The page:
WASHINGTON (Oct. 7)
Soviet Foreign Minister Eduard Shevardnadze mingled with and spoke to more than 1,000 Uruguayan Jews demonstrating outside the Soviet Embassy in Montevideo Monday demanding full rights for Jews in the USSR, it was reported here Tuesday from the Uruguayan capital.
Shevardnadze assured them that his country has adopted a more liberal policy toward Soviet Jews, including freer emigration. He also held a street dialogue for 15 minutes with the president of the Central Committee of Uruguayan Jews, Pedro Sclossky, according to Seymour Reich, international president of B’nai B’rith.
Reich commended the Jewish community in Montevideo for its strong demonstration of concern for Soviet Jewry. It apparently prompted the unusual response by Shevardnadze. Ranking Soviet officials rarely if ever have direct personal contact with human rights demonstrators.
According to Reich’s report, Shevardnadze assured the crowd of his “firm resolve to solve the problem of Soviet Jewish emigration” and invited Uruguayan Jewish leaders to visit the Soviet Union to see for themselves.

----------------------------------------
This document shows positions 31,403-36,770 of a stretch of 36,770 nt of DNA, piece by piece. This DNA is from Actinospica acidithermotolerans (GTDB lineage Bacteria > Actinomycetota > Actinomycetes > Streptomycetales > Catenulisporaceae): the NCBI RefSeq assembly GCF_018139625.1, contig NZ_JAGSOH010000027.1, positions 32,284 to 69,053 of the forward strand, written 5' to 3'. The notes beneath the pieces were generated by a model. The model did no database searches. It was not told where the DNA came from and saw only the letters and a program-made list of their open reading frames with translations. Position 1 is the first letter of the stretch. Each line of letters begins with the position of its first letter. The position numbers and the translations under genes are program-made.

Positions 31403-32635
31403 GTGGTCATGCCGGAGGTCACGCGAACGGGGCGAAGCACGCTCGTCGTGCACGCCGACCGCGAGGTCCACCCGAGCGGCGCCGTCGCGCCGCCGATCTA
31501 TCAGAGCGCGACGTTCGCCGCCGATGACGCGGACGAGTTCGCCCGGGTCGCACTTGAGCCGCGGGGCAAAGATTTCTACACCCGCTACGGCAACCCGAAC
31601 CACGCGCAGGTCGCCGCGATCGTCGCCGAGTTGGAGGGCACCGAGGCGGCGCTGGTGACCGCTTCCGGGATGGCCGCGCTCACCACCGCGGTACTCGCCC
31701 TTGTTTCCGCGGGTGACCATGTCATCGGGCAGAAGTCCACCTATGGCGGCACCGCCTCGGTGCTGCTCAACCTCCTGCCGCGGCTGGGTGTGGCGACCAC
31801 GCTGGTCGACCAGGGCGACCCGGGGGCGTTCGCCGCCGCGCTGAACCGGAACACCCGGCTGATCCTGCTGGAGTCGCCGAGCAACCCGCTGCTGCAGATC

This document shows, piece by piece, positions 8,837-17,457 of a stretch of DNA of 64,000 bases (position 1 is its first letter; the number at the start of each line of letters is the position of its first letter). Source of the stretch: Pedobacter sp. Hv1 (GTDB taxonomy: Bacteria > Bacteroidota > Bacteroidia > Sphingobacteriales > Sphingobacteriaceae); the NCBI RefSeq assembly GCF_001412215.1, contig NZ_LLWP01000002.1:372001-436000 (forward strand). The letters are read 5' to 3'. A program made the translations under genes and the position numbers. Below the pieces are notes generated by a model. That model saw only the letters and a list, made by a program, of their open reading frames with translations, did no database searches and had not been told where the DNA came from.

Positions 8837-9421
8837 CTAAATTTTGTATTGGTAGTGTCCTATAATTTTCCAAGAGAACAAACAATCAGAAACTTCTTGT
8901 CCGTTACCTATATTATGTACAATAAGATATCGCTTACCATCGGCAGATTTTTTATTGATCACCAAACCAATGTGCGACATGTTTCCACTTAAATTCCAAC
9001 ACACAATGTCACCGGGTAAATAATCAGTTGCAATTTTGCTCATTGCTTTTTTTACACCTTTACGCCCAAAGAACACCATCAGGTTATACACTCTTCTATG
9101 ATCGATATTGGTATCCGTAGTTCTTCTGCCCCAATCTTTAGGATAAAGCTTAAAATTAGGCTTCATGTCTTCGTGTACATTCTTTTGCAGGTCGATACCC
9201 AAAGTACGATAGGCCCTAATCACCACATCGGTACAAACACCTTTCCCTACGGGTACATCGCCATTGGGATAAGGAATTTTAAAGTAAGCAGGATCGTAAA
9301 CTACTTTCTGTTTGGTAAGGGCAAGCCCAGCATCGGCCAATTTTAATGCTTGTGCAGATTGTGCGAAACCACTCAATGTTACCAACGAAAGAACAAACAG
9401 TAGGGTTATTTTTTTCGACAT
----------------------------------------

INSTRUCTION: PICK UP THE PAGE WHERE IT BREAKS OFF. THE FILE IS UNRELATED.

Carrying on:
He reportedly told Sclossky that exit visas would be granted to Jews except in cases where national security was involved. Sclossky replied that the security argument was invalid and pressed for the right of Jews to freely practice their religion and culture in the USSR.
The Jewish leader was quoted later as saying he hoped there was a genuine change in Soviet policy, but only time would tell. He said he expected a Jewish delegation would visit Moscow.